May 31, 2011

Hot Time in the Old Town

According to the Buffalo News, our fair city has only had eight days in May with at least 50% sunshine. Thus it was somewhat of a surprise that Memorial Day turned out hot, sunny, and gorgeous.

First up was a bike ride with Hil. We're ramping up for the Ride for Roswell, an anti-cancer charity bike ride held at the end of June. This year the two of us will be riding the 33-mile course. If you'd like to donate some money to my effort, please do so. Today we did nine miles, which isn't super far, but it was the hottest part of the day. I'm hoping the Ride isn't this hot. I'm also hoping it doesn't rain. Time in Southeast Asia has made me very tolerant of both heat and rain, but just because I tolerate it doesn't mean I like it.

During the ride, we stopped by a lovely Marine Corps memorial in North Tonawanda. I'll post photos of that in a few days. After the bike ride, we went to Hil's parents place for a Memorial Day cookout. Her mom makes absolutely amazing burgers.

I left after only about 90 minutes, as I wanted to get to another party. My old college roommate Raul is back in town and invited me to his shindig. A lot of the people there were folks that I didn't know, but it was great catching up with Raul and vise-versa. When I arrived, he immediately called on me to confirm to the crowd the veracity of two stories in particular: that we knew a guy that developed scurvy in college, and also that the same guy's brother had his entire CD collection stolen once, except the burglars left the CDs from one particular band, in what appeared to be a strong criticism of his musical taste.

For the record, the CDs that the burglars disdained were from the Arrogant Worms. I like that band too, I must confess.

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May 25, 2011

Lake Lanier

Two weekends ago, Hil and I flew down to visit her father's three siblings, all of whom live on the shores of Lake Lanier. The lake is a reservoir, created in the 1950s to hydrate Atlanta. The water level rose to fill what had been ravines and mountain streams, so the lake has a very convoluted edge, giving it hordes of shoreline.

At any rate, Hil and I took a Delta flight down on Friday, and rented a car to drive north from the airport. We arrived at about four PM, which generally is before rush hour, traffic was pretty good for Atlanta, which is to say badly congested for just about anywhere else. (Rush hour is Southern California is as bad as it is in Atlanta, but for non-peak traffic Atlanta is worse than anywhere I've been.)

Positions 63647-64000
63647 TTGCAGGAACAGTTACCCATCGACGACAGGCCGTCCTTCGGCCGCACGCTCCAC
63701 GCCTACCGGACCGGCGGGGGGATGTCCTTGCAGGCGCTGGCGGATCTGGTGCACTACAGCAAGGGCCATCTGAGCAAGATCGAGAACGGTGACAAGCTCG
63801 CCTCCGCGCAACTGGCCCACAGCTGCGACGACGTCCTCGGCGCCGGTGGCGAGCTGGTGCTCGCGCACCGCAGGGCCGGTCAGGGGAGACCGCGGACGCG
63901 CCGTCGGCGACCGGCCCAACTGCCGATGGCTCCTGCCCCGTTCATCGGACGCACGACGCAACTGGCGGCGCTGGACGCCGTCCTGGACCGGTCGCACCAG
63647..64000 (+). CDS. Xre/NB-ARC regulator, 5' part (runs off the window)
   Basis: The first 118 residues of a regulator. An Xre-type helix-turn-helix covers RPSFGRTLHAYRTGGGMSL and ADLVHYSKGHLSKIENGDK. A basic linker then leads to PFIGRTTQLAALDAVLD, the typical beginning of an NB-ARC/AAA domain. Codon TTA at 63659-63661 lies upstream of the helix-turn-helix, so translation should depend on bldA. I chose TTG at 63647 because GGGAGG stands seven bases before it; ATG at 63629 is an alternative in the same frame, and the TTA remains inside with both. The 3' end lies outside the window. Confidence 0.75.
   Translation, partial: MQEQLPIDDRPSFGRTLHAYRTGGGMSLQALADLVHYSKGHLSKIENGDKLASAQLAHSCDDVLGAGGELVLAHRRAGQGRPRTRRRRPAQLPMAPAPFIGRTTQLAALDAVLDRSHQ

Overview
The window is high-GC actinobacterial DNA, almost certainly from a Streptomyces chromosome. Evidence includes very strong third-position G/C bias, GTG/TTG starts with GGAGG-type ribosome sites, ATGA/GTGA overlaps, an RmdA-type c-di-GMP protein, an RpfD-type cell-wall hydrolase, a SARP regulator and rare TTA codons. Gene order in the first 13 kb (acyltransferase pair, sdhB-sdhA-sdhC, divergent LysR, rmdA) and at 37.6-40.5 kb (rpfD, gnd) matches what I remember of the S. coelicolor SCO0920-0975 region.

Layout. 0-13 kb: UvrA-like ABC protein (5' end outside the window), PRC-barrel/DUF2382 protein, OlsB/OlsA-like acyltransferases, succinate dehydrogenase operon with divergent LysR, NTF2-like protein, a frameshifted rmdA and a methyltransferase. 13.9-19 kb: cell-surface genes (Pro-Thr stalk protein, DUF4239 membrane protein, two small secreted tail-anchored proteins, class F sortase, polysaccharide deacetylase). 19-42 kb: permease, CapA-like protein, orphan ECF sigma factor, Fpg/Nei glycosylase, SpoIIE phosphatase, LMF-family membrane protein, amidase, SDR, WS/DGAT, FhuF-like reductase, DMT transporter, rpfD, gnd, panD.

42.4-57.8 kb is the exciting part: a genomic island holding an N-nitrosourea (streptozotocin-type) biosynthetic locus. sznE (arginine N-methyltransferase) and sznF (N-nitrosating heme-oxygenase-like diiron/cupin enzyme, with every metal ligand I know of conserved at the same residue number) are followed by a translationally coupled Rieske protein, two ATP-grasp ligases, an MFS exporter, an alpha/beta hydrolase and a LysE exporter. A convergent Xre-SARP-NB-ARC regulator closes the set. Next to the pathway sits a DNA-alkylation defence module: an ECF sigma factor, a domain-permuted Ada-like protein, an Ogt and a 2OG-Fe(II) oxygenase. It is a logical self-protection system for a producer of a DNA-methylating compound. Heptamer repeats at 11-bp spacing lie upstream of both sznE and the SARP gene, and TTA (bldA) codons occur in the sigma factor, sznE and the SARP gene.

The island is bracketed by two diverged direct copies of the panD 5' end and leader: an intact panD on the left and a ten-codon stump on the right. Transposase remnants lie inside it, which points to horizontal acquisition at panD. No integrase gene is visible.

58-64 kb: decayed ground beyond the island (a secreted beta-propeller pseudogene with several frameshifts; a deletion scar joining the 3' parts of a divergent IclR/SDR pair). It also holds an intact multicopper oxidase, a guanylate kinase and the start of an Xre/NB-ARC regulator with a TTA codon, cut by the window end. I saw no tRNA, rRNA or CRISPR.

We stayed until Monday, visiting Hil's aunts and uncles. Our presence provided a convenient excuse for a party, so a bunch of cousins showed up too. The aunts and uncles all built houses along the same street, so one could either walk between houses or ride in a Gator, which is like an all-terrain golf cart. We used Gators all the time in Afghanistan, so it was fun to see one again.

In addition to visiting people, we went boating, toured houses, saw the lot (and dock)* that Hil's parents own, and took a side trip to Dahlonega, GA. That town is proud to be the site of the first gold rush in the USA. Sadly for the town fathers, after a few good years a better strike turned up in California and just about all the miners packed up and became '49ers.

Monday, we flew back. Both ways were Delta, which isn't my favorite airline. But the good thing about flying into a major hub, is no layovers. Amusingly, for both flights Hil and I sat separately. One ticket had been bought and the other was from frequent-flier miles, and the seating computer would not link them together. Ah well, each way was just a bit over an hour in the air. Which seemed short, as I thought Buffalo and Atlanta were further apart than that. (The internet says they are 700 miles apart. Hmmm. Wikipedia lists the typical cruise speed of an MD-11 as 544 mph. I cannot explain the discrepancy.)

*: the Army Corp of Engineers controls the shoreline of Lake Lanier, and a few years ago they declared a moratorium on docks. Before the ban went into effect, there was a rush to build them. So Hil's father owns a plot of land with no buildings except a dock.

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May 19, 2011

Poor Plants